The Psalms of John, Paul, George & Ringo

The first 45 (yes 45!) I ever bought was the Beatles’  “Love, love me do” when I was about seven years old. I bought it at Murphy’s Five & Dime for about a dollar. When I got it home I slipped it out of its sleeve and played it over and over.   I wasn’t as fond of  the song on the flip side, not sure why. But Oh My God! I still just love “Love, love me do”. I have used it in just about every wedding homily I have ever preached. I have even sung it from the pulpit. Badly of course.😊

My girlfriends and I had a lip sync Beatles band. We used hairbrushes and bed-posts for microphones. My cool friends got to be John and Paul. My funniest friend got to be Ringo. I got to be George. George who sometimes played bass and sang backup. Joani, the nerdy little girl singing in the background.

The Fab Four in those Fabulous Eaton Jackets

Beatlemania is a spiritual diagnosis. It started with all those hysterical teenage girls screaming when the Fab Four deplaned in New York. The Beatles’ star rose in the heavens when they starred on the Ed Sullivan Show. John, Paul, George and Ringo were only together for seven years (until Yoko broke them up!) And in those brief seven years they made thirteen albums from “Please, Please Me” in 1963 to  “Let It Be” in 1970. My little collection of 45s gradually grew to include all thirteen LP’s — all alphabetized in plastic milk cartons.

The classic music of the Beatles, for folks of my generation, rivals the likes of Bach and Beethoven. And not just for my generation. Paul McCartney is still rocking it out, making new music, and just finished a summer tour in 2022. Ringo Starr, too! And OH MY GOD!! I bet no matter how old you are, you will find Beatles tunes on all kind’s of people’s playlists. Spotify or otherwise.

There are 99 songs on mine! There is nothing more cathartic than cranking up Beatles tunes in the car. Nothing better than belting out Beatles tunes in the shower. (Both the car and the bathroom having such great acoustics!)  The Fab Four’s discography has a song for virtually every mood — every single song absolutely fabulous. Click on and listen to each of these tunes, and I promise you will have a religious experience.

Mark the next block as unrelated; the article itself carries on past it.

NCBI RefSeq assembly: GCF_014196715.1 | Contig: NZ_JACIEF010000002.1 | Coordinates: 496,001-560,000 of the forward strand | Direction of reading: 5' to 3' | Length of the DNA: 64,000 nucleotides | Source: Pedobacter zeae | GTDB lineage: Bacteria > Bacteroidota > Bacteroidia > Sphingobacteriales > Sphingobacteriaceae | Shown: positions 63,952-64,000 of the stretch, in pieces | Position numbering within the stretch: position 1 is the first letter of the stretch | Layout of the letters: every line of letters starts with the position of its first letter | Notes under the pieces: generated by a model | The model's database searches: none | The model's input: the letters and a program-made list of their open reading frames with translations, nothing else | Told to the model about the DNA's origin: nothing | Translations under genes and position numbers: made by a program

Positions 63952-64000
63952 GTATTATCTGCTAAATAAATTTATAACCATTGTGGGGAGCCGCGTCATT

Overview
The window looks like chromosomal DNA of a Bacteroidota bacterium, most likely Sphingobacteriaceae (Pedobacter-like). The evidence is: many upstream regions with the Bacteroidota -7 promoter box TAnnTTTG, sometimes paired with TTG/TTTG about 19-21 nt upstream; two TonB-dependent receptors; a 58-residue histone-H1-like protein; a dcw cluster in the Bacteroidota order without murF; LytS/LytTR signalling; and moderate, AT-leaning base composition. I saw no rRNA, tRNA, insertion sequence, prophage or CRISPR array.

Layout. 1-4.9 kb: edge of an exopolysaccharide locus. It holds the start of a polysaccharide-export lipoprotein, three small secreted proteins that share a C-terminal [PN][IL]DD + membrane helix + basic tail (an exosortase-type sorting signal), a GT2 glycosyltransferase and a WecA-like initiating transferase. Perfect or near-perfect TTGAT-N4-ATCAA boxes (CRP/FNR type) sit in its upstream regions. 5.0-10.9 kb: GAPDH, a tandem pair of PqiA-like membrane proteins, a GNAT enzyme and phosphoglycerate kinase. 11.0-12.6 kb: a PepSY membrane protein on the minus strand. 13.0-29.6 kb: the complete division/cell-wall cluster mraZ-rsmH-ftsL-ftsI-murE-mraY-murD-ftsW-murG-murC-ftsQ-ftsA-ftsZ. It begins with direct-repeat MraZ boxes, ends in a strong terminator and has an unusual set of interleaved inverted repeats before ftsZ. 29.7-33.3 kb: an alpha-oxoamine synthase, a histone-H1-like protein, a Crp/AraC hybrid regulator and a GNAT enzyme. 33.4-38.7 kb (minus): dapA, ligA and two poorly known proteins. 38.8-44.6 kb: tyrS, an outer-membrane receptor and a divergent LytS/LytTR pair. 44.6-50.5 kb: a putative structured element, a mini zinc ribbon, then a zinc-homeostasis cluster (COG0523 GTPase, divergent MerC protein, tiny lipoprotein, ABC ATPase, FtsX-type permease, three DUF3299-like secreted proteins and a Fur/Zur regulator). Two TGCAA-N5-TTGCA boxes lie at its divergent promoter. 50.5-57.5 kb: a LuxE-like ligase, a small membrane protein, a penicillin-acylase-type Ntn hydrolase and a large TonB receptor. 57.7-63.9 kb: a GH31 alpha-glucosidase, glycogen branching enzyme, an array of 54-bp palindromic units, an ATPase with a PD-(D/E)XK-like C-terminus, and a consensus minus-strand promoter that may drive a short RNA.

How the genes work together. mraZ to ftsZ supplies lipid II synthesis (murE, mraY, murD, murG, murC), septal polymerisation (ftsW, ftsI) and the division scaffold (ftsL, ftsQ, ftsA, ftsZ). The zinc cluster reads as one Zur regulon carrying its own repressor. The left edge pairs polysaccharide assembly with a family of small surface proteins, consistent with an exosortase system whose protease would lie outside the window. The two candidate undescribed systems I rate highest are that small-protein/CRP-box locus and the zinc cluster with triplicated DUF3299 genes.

“Yesterday, All My Troubles Seem So Far Away”

“Help! I Need Somebody”

“A Hard Day’s Night”

“I Feel Fine”

“We Can Work It Out”

“Nowhere Man”

“While My Guitar Gently Weeps”

The Fool on the Hill”

“With a Little Help From My Friends”

“Lucy In The Sky With Diamonds”

“Across the Universe”

“Strawberry Fields Forever”

“Yellow Submarine”

“Here Comes The Sun”

“Magical Mystery Tour,”

and of course,

“Let It Be”.

A song for all of life’s ups and downs and in-betweens, right?

This may sound a little odd but I believe that Beatles songs are kind of like psalms. Psalms are full of lament. Unloading on God they sing: Why have you laid me so low? Why am I stuck in this God-awful pit? But the lament lightens, darkness recedes, and joy breaks out all over. And something like an “alleluia” escapes the psalmist’s lips.

And I believe Beatles songs are also a musical balm for the mind. Don’t take my word for it. You can read all about it in  “Musicophilia: Tales of Music and the Brain”.  Written by Oliver Sacks, the noted Harvard neurologist, “Musicophilia” documents how…

“We are a musical species no less than a linguistic one. This takes many different forms. All of us (with very few exceptions) can perceive music, perceive tones, timbre, pitch intervals, melodic contours, harmony, and (perhaps most elementally) rhythm. We integrate all of these and “construct” music in our minds using many different parts of the brain. And to this largely unconscious structural appreciation of music is added an often intense and profound emotional reaction to music.”

The inexpressible depth of music,” Schopenauer wrote, ‘so easy to understand and yet so inexplicable, is due to the fact that it reproduces all the emotions of our innermost being, but entirely without reality and remote from it’s pain….Music expresses only the quintessence of life and its events, never these themselves.'”

Oliver Sacks, Musicophilia

And as the book jacket says: “Music moves us, persuades us, and reminds us. Music can lift us out of depression and set us to dancing. Music is more than words. In fact, it occupies more areas of the brain than does language.”

We are musical creations. Music is a God damned miracle.

Yes, music is a miracle, especially Beatles music,  a balm for body and soul.


Mental Health Spirituality The Episcopal Church

eecvoices View All →

The Rev. Joani Peacock, Editor for Emmanuel Voices: A Parish Blog

%d bloggers like this: